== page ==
Elder Mediation Articles
Of all of the cases I have mediated over the past 30 years, the most challenging and rewarding disputes have been those between family members over family property, estates, trusts and businesses.
Conflict can touch anyone, at any time of life. In this article, I talk about end-of-life conflict, specifically those disputes related to hospice. I explore who is involved, why disputes arise, and reasons they are hard to resolve. I also speak about the importance of having a mediator as part of the hospice team.
Inheritance disputes can be difficult to resolve. They are tied up in a lifetime of emotions toward the deceased and every other claimant under the will, as well as personal and spousal expectations of monetary gain. Here are 10 tips and tricks that have helped with this kind of dispute.
In Guthrie v. Guthrie, the validity of a divorce agreement was called into question due to one party's state of mind at the signing. A complicating issue was husband's death during the proceedings.
Timing is everything. In complex family disputes the simple fact is that mediation can be the forum for positive change, the tipping point, but it needs a number of preconditions to be successful.
The article describes how families can work together in making collaborative decisions regarding the care of elderly parents. It defines and explains family mediation, noting the kinds of topics that can be discussed.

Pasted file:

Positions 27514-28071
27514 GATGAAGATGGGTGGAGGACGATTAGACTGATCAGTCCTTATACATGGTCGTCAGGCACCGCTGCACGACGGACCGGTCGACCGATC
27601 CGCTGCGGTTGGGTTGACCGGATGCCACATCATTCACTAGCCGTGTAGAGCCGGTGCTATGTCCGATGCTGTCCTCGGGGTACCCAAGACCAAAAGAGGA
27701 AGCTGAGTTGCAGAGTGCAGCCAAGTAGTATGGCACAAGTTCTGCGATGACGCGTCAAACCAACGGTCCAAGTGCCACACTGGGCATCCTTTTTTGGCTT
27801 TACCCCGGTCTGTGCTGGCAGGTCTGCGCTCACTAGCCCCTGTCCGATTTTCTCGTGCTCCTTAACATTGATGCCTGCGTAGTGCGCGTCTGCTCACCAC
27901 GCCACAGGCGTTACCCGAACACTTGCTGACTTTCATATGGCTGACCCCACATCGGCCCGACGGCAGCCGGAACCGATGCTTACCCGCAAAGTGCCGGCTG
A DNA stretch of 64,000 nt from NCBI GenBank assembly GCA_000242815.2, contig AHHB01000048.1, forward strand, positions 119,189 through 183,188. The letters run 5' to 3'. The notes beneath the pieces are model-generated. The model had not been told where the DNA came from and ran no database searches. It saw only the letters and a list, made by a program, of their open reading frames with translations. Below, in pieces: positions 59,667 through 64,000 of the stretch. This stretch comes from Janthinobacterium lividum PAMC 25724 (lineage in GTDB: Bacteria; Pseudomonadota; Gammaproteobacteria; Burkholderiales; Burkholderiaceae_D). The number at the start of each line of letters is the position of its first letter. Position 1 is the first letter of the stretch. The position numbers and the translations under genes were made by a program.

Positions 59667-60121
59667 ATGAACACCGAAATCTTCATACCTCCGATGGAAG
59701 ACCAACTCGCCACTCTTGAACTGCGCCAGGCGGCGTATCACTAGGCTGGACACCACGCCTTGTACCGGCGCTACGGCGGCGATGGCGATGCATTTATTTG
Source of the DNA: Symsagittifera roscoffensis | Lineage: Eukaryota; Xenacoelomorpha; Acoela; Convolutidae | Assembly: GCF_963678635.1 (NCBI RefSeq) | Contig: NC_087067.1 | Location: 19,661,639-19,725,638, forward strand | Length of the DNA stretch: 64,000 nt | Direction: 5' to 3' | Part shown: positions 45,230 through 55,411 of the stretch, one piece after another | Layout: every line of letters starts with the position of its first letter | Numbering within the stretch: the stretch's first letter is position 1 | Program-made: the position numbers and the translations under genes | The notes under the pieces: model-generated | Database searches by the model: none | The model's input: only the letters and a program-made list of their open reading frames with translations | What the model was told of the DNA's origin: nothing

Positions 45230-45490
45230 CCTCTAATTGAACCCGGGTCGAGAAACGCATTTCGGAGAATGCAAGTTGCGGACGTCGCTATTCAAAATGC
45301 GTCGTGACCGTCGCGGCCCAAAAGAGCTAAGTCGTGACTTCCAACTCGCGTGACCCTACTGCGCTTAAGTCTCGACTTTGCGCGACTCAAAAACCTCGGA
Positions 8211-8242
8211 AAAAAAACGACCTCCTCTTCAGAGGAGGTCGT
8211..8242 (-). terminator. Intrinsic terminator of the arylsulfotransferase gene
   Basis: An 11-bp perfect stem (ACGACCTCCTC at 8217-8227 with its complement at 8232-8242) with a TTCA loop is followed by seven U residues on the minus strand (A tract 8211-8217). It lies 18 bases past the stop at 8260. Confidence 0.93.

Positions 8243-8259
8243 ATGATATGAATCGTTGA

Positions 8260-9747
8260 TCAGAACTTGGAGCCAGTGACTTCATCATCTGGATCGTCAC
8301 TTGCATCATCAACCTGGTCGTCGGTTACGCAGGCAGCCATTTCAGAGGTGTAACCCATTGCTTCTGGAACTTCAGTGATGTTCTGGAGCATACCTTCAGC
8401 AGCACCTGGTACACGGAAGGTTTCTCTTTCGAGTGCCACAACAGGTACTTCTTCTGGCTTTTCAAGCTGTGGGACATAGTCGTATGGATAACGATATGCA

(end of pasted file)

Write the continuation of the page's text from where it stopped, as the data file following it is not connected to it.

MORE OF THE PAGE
Mediation with its “structural requirement” that parties focus on and value the dynamics of their relationships and interests before grabbing at specific options can be a powerful process tool for families struggling with difficult personal property distribution issues.
How much better would this world be if we all believed that most disputes could be avoided? Mediation is offered as a tool to reach agreement, but the hard work of mediating a dispute requires a knowledgeable, experienced professional. These authors offer observations and strategies based on their expertise and successes in the field.
The estate settlement process has many areas of potential conflict that mediation can often handle far more effectively than ad hoc family negotiations and traditional legal proceedings. Why is mediation effective in this complex emotional field and what can we do to promote its use more broadly.
Mediation provides an ideal opportunity for the parties to air their differences, feelings, opinions, perceived slights, etc., giving the parties the opportunity to hear, consider and respond to each others’ perspectives and possibly change their own position accordingly. This could result in a measurable reduction in the inefficient use of court resources.
Unlike J.R. Ewing in Dallas, controversy arises among families and business owners more often as a result of misunderstanding than malevolent motives. When people get beyond the resistance and begin working together on an estate plan MOU or partnership charter, they discover that openly dealing with issues lessens the likelihood of misperception, builds trust and confidence, and improves their chances for long-term success.
Mediators can provide a critical service to both trustees and beneficiaries. Being independent, with no stake in the outcome, they can meet with the parties together and separately to help them focus on a search for a solution that meets the needs of all.
Use of an independent mediator during the planning process can help estate planners improve client satisfaction, reduce the probability of family litigation and avoid malpractice claims.
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